Romans exemplified farming techniques 1000 years. The initial Roman Republic (from 509 to 27 BCE) and the subsequent Roman Empire ( from 27 to 476 CE) grew from modest origins.
However, Rome ruled most parts of the Middle East, Europe, and Northern Africa. It encompassed the Mediterranean climate, one of the most prevalent agricultural environments.
The biosphere of the Mediterranean was signified by parched, hot summers and cold winters.
In other words, the Roman empire encompassed significant geographical variations ranging from the deserts of Africa to the freezing mists of northern Britain.
As such, temperature and rainfall varied considerably between the north and south of Italy. Similarly, geology and scenery also changed dramatically from the Alps to Sicily.
It would thus be unrealistic to expect any unified agricultural system to have existed in Italy, let alone the remainder of the empire.
Nevertheless, A trio of crops was most pertinent in the Mediterranean region: grapes, cereals, and olives.
Not to mention agriculture employed most of the population controlled by Rome.
Initially, the agriculturally involved population were tiny land owners that managed to harvest on a small scale, which expanded into owners owning large lands, known as latifundium.
The affluent held enormous estates and were labored primarily by slaves.
The expansion of the population living in urban areas, particularly in Rome, also necessitated the creation of commercialized markets.
The agricultural products, majorly grain, began being traded long-distance to fulfill the demands of people living in cities.
What contributed to Rome’s thriving agriculture?
The mild climate of the Mediterranean enabled Romans to cultivate wheat, grapes, and olives. The climate also made year-long agriculture possible.
Rome also had the advantage of being near water, with the Tiber River draining the agricultural lands and helping it prosper.
How did the Romans feed their growing populace?
Among the chief logistical concerns for Romans was adequately feeding its military, men, cavalry horses, and pack animals, usually mules.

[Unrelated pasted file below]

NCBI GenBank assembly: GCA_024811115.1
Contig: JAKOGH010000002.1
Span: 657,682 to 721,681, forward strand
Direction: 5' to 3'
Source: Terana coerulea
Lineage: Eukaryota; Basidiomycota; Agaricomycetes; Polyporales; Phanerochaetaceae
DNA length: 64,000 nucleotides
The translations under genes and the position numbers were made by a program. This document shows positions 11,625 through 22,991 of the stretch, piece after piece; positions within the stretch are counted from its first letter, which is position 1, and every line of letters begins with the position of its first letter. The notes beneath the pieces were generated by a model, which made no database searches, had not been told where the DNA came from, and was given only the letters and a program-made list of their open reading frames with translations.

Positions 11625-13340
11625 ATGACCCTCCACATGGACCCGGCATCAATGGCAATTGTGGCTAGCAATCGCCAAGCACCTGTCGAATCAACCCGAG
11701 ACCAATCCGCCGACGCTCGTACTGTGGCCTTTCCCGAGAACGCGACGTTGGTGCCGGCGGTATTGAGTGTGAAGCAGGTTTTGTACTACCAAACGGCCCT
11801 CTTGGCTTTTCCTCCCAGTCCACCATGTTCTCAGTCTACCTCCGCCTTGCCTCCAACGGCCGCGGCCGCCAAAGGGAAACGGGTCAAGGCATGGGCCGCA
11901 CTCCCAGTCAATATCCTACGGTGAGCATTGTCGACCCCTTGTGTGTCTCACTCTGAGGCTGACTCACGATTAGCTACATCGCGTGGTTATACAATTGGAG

Indeed, wheat and barley grains were the primary food sources of the time. Animal meat, olive oil, wine, and vinegar were also abundant. Another principal food source was legumes.
Did the Romans eat rice?
The ancient Roman diet knew of rice, but it was rarely available. Instead, the Roman diet consisted of grains like barley and legumes that were abundantly grown in groves.
Besides, there were also very few citrus fruits, but Romans did enjoy figs, grapes, and oranges.
Agricultural Crops of Ancient Rome
The Romans cultivated olive trees in poor, rocky soils, frequently in areas with little precipitation.
Olives and the fruit’s oil were not only an integral part of the ancient Mediterranean diet but also one of antiquity’s most prosperous enterprises.
Olive cultivation grew with the Phoenician and Greek colonization. They ranged from Asia Minor to Iberia and North Africa.
Excellent olive oil became a valuable commercial item. They were popular through the Roman period and beyond. Moreover, the olive subsequently developed to have broader cultural importance.
Most notably, it was a symbol of peace. Olives were also the victor’s crown in the ancient Olympic Games.
The olive tree was susceptible to freezing temperatures and was intolerant of northern Europe’s colder weather.
Likewise, it did not do well in high, cooler elevations either. Thus, the olive was primarily farmed along the Mediterranean Sea.
In the ordinary Roman diet, olive oil provided around 12% of the calories and almost 80% of the required fats.
The Romans also pushed olive production to more marginal areas, such as central Tunisia and western Libya.
They did so from the first to third centuries CE, which required massive irrigation systems to make farming feasible.
Moreover, the Romans’ reliance on olive oil is also exemplified by Septimius Severus’ decision to collect it as part of provincial taxes. He then redistributed it to the inhabitants of Rome.
As the Roman Empire grew, so did the demand for olive oil. Constantinople was one of the most important importers.
Indeed, farmers created massive numbers of olive farms (and vineyards) across Syria and Cilicia to supply the demand.
This is also credited with causing a regional economic boom in the third and fifth centuries CE.